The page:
In many ways, the listings are a natural culmination of the worldwide fetishization of street food: Places like Kogi BBQ, the L.A. taco truck that launched the Roy Choi mega-empire, have elevated humble foods to the status of haute cuisine. But they also reflect Michelin’s savvy investment in Asia. Originally focused on Europe, Michelin now has guides covering nearly 50 regions around the globe. The 2017 debuts include guides to Seoul and Shanghai, also street-food meccas, and the street-food category has expanded to Singapore.
Chiu told me that the street-food designation doesn’t bother him, mostly because he doesn’t understand what it’s supposed to mean. “Does ‘street food’ mean a lesser thing?” he asked. In any case, he said he would never dream of getting a star — it’s too much pressure. When I visited, the mood at Kai Kai was one of cheerful relief; two days before, Michelin had handed out the second year of Hong Kong street-food awards, and Kai Kai had made the list again. “Now I wonder about what happens if they stop giving it to us — that people will say, ‘What happened? They must have done something wrong.’”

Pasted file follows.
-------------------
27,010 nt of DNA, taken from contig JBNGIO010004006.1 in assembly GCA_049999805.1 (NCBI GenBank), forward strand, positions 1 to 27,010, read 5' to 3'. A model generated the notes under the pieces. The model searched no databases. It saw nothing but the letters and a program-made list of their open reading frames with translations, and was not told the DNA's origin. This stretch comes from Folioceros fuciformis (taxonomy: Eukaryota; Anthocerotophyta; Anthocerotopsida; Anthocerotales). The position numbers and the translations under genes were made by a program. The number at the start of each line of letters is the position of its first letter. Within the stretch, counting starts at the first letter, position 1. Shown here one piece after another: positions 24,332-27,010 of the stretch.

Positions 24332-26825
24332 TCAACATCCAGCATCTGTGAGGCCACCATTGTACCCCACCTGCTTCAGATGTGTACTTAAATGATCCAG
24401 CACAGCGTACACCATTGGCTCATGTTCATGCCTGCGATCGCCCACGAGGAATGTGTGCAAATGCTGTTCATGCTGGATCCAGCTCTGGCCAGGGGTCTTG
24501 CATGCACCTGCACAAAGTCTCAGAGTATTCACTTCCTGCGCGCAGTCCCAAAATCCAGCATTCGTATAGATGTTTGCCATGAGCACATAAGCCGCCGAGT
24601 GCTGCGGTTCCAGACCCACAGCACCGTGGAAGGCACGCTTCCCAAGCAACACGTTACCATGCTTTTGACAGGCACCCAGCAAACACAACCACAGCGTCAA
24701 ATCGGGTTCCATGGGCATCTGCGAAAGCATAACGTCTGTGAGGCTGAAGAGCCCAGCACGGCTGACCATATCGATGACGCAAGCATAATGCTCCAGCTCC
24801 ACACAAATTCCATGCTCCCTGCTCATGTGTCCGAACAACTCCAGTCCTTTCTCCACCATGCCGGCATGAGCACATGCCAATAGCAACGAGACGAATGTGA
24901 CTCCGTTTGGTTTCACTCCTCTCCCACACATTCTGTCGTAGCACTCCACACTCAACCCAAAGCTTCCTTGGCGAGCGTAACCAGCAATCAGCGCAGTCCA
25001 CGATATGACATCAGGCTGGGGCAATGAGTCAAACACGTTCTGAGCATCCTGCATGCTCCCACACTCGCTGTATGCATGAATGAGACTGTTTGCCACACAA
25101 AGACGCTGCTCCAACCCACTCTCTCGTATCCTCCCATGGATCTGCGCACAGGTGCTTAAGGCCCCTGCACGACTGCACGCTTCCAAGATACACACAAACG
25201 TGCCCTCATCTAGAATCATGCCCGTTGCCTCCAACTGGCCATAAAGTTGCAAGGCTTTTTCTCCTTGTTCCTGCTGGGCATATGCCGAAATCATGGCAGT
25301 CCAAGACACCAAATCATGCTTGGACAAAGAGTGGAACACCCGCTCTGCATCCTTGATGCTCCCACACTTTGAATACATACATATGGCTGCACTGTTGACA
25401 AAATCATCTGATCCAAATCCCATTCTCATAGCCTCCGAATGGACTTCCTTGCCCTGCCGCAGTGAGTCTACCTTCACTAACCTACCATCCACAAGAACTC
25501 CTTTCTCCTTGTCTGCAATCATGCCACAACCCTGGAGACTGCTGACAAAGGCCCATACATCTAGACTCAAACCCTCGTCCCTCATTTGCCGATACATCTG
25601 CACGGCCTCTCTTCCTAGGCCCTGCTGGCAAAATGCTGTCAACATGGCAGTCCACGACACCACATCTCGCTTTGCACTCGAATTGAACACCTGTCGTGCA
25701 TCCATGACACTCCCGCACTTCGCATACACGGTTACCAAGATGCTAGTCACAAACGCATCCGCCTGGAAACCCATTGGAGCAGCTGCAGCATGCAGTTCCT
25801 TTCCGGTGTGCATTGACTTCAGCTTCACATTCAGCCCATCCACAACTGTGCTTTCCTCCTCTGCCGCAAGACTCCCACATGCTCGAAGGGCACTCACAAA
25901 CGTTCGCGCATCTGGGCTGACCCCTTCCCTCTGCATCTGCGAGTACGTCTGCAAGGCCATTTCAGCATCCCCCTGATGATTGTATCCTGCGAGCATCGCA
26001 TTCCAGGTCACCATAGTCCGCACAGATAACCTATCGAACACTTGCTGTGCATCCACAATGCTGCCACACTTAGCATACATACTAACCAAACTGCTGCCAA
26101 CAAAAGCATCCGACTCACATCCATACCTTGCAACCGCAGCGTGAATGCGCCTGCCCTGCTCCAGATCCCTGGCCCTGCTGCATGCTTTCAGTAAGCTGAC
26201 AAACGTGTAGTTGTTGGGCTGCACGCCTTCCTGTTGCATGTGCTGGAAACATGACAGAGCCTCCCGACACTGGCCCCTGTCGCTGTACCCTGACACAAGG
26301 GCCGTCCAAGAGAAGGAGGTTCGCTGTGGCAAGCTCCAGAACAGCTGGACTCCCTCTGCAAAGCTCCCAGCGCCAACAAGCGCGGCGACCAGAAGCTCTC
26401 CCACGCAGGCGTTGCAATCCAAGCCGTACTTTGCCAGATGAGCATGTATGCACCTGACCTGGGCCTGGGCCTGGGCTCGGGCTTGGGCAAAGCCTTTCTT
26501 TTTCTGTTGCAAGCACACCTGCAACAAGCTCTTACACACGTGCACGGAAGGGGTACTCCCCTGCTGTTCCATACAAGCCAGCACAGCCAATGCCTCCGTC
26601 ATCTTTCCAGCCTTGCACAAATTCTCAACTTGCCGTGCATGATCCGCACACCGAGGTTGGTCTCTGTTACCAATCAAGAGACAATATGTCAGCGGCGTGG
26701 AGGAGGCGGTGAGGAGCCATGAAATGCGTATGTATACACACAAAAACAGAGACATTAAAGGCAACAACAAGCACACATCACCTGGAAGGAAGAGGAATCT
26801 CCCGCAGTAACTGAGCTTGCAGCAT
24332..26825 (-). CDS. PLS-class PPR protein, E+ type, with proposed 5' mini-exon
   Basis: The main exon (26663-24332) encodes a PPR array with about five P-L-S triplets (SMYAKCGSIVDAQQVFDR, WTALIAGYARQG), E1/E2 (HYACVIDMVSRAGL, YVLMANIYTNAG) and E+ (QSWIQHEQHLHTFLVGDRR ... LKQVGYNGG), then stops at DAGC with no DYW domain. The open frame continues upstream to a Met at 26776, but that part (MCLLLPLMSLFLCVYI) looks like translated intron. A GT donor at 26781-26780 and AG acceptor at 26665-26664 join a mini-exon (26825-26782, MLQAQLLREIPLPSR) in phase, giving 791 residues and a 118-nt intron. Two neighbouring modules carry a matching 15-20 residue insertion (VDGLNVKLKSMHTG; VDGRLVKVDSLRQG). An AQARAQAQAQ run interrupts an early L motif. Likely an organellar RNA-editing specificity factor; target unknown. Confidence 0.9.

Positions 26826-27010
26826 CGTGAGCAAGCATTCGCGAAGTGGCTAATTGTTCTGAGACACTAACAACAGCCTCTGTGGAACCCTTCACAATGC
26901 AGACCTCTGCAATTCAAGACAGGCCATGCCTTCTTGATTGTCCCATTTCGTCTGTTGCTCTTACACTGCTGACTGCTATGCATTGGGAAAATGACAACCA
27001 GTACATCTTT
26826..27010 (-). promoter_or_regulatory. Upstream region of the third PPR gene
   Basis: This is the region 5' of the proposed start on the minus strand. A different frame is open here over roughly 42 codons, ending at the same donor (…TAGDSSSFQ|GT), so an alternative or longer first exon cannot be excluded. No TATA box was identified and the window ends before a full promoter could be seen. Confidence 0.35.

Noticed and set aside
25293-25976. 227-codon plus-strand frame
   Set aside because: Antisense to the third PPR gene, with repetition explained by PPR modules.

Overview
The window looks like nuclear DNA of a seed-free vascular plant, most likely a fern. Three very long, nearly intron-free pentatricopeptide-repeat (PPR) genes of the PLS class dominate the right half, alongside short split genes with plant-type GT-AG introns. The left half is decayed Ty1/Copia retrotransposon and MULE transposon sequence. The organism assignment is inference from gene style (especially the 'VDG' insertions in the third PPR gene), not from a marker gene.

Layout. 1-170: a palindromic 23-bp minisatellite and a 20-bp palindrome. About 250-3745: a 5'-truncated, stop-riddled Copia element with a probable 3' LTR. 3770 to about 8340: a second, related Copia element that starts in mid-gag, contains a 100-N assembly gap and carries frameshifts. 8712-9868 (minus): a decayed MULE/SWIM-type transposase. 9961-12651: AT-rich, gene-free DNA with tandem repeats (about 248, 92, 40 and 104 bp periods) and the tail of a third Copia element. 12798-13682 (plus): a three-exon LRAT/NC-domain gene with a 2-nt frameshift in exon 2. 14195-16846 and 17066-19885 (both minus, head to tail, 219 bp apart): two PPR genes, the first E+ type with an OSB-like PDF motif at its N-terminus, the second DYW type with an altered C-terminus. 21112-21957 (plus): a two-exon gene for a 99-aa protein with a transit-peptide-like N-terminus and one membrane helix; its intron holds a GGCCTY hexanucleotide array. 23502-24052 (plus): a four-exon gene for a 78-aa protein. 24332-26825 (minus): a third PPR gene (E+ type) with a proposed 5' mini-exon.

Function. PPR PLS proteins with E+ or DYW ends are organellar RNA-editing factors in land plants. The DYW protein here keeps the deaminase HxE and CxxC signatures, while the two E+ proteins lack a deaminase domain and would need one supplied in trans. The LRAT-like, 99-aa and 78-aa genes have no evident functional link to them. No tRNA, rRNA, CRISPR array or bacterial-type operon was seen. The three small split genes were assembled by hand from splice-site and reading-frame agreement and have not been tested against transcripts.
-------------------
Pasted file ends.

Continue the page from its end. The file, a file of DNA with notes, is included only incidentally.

The main change in the business, Chiu said, is that he works more — and worries more. During the evening rush, customers wait patiently outside, queuing up past the bamboo construction scaffolding of the building next door. Up until closing at 4 a.m. and for a couple hours after, Chiu keeps busy in the kitchen: toasting, washing, and hand-grinding sesame; stewing papaya; cooking down sugar syrup. “If Michelin never comes here again, it would be unfortunate, but it probably wouldn’t make that huge a difference,” he told me. “It won’t kill me.” He paused. “But the fact that they came the first time, that’s the thing that almost killed us.”
When I asked him what he thinks makes his family’s traditional desserts so special, he paused for a long while. I could hear the quiet slurps of the customers seated at the wooden communal tables behind me. Finally, he said, “It’s food for your heart. Why is it so good? It’s because we do everything ourselves. Now people ask us, ‘Do you want to go to Taiwan, do you want to go to China? Do you want to open more shops, a franchise?’ I say no. This bowl of food that I make and bring out to you, with my own hands ….” He shakes his head. “It wouldn’t be the same.”